Friday, August 10, 2012

Hehehe! (De-stressing with high front tense vowels!)

Clip art: Clker

Clip art: Clker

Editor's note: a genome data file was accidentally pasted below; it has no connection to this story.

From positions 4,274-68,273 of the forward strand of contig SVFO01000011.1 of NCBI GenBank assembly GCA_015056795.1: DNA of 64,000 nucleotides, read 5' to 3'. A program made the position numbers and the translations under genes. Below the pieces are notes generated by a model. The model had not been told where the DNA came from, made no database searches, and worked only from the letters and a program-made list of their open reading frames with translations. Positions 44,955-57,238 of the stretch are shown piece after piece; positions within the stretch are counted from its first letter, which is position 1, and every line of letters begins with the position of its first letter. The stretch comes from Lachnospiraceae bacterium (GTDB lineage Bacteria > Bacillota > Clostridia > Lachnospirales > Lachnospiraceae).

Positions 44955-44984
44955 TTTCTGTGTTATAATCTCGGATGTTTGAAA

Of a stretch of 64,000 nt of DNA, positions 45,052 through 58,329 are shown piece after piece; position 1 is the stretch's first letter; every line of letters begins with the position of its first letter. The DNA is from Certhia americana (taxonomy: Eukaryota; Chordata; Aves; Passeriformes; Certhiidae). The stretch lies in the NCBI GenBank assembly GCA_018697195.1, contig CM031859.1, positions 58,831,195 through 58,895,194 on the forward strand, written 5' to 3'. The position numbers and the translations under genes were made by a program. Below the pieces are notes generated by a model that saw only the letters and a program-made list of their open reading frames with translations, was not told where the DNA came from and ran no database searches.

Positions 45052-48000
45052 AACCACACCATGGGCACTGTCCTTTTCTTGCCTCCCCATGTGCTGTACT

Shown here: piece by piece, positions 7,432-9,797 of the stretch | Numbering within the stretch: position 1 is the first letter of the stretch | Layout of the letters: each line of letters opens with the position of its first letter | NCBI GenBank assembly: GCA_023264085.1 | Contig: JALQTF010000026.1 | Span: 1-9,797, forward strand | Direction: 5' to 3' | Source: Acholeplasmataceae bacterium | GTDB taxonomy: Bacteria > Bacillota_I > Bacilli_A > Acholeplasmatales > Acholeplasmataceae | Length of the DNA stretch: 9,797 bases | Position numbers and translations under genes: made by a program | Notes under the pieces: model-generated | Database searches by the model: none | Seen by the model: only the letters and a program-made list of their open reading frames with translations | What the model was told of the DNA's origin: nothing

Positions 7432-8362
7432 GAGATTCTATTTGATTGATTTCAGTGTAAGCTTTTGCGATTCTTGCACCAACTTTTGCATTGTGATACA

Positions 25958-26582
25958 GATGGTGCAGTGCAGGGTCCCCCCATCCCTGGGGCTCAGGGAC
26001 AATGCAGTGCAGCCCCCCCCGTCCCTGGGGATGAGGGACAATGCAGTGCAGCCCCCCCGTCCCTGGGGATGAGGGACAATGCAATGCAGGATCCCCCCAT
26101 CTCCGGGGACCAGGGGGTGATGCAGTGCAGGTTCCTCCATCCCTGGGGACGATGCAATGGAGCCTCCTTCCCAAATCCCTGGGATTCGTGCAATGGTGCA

This should be enough to make you smile--or at least make your students smile . . . 2009 research by Kraft and Pressman, reported by Psychological Science, appears to demonstrate that even faking a smile can be de-stressing. In pronunciation work we often tell students to smile as they pronounce high, front tense vowels, like in "Hehehe!" or when attempting to make the distinction between 's' (as in see) and 'sh' (as in she), slightly rounding the lips on the latter. I'm not saying that that is the best way to fix and s/sh problem necessarily, but sometimes it is helpful. I have also used something similar when working on word-final velar nasals, as in 'ing'. In effect just activating the muscles of the face to look and feel like a smile "orders" the brain to feel better, less stressed, physiologically. For the native speaker, we generally think of facial expression as being driven by attitude or "feelings." For nonnative speakers--and actors--it often happens in the opposite direction, taking on the paralanguage of the other results (if only temporarily) in changes in attitude and personna. Even if you don't believe that is the case, at least smile when you say it. 

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